When it comes to windshield glass, there are a few key differences that set OEM and OEE glass apart. While the size dimensions of aftermarket windshields remain the same, the thickness and color may vary. OEM stands for Original Equipment Manufacturer, meaning that the glass is manufactured by the same company that provided the original glass for your vehicle. This ensures that the windshield is identical to the factory glass, with the same thickness, color, tint, and durability.
OEM glass also has a special brand of car manufacturer. On the other hand, aftermarket automotive glass products may not meet the same standards as OEM glass, but they do meet or exceed Department of Transportation's minimum safety requirements. Some insurance companies won't pay for OEM glass because of the higher cost, while other insurance companies will only pay for OEM glass if the vehicle is no more than one or two years old. Dealer glass is purchased directly from the car dealer authorized by the vehicle manufacturer to service your vehicle.
This type of glass is subject to government regulations and standards, making the difference between OEM and OEE windshields minimal. When a car design is finalized and ready to go into production, automakers solicit bids from automotive glass manufacturers. It's easy to assume that all automotive glass companies offer approximately the same quality of installations, but all too often corners are cut, just like in any other industry. As such, aftermarket glass is manufactured to exactly the same specifications as OEM or distributor glass, but is considered “original equipment equivalent”.
If you have an older vehicle, such as a collector's car, repairing or replacing anything with OEM parts preserves the originality of the vehicle. Not only can you expect an OEM windshield to match your previous windshield in terms of thickness, color, tint and durability, but it must also fit your car perfectly. Some brands of glass may be different, but this doesn't really make any difference. Nissan claims that using anything other than OE glass could decrease the effects of acoustic glass and increase cabin noise. Undoubtedly, your customers will take this information very seriously when it comes to choosing between OEM and OEE automotive glass. In essence, you should get a windshield almost identical to the factory glass that came with your vehicle when it came off the assembly line.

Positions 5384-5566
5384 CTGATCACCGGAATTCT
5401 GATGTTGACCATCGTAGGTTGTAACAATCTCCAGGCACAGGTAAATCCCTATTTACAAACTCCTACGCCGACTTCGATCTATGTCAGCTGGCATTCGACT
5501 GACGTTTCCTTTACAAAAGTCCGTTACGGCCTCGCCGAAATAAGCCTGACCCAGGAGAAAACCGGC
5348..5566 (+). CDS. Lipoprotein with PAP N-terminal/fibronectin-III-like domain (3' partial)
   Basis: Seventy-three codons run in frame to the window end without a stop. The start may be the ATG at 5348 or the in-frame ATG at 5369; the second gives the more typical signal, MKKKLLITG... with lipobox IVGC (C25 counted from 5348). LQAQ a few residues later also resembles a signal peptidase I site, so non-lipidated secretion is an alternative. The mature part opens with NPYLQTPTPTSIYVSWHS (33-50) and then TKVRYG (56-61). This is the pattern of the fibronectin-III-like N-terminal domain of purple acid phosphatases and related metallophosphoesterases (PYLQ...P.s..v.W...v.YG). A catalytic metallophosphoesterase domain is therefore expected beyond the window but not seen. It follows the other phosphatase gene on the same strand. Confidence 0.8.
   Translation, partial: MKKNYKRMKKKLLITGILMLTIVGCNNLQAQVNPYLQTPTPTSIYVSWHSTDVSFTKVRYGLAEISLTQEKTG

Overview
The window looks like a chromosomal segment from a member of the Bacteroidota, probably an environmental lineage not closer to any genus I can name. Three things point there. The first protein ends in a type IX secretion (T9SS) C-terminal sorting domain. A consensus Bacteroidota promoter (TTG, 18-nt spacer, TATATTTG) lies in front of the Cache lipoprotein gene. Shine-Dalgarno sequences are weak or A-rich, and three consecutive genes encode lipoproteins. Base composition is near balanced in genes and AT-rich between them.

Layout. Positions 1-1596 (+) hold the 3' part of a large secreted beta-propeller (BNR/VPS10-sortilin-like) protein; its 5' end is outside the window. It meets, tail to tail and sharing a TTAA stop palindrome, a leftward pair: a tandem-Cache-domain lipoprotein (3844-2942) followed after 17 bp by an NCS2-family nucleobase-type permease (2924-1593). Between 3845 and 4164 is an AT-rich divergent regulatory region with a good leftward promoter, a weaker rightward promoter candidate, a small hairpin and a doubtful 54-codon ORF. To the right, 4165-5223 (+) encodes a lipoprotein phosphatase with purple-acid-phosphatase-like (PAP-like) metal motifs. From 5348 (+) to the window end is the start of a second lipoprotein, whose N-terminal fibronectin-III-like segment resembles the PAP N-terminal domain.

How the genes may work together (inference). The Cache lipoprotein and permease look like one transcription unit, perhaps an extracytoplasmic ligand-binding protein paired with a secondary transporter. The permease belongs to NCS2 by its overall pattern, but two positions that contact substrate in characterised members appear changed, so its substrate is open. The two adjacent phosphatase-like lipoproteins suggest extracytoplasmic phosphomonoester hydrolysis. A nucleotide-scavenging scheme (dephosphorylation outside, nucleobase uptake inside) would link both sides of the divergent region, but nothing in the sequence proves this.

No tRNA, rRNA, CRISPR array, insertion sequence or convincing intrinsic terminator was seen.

Replacing glass with another brand makes no difference. Whatever your choice, you will have earned their trust and will be more likely to become loyal customers looking to you for their automotive glass needs. It's important to note that some customers may receive quotes that don't include all the necessary add-ons or customizations and end up paying more than planned in the end. Even those who buy OEM endorsements have to read the fine print of their contract because automotive glass isn't always included. In conclusion, when it comes to choosing between OEM and OEE automotive glass, it's important to consider all factors before making a decision. OEM parts are certified as original parts from the manufacturer and are guaranteed to fit correctly at all times.
Aftermarket automotive glass products may not meet the same standards as OEM parts but do meet or exceed Department of Transportation's minimum safety requirements.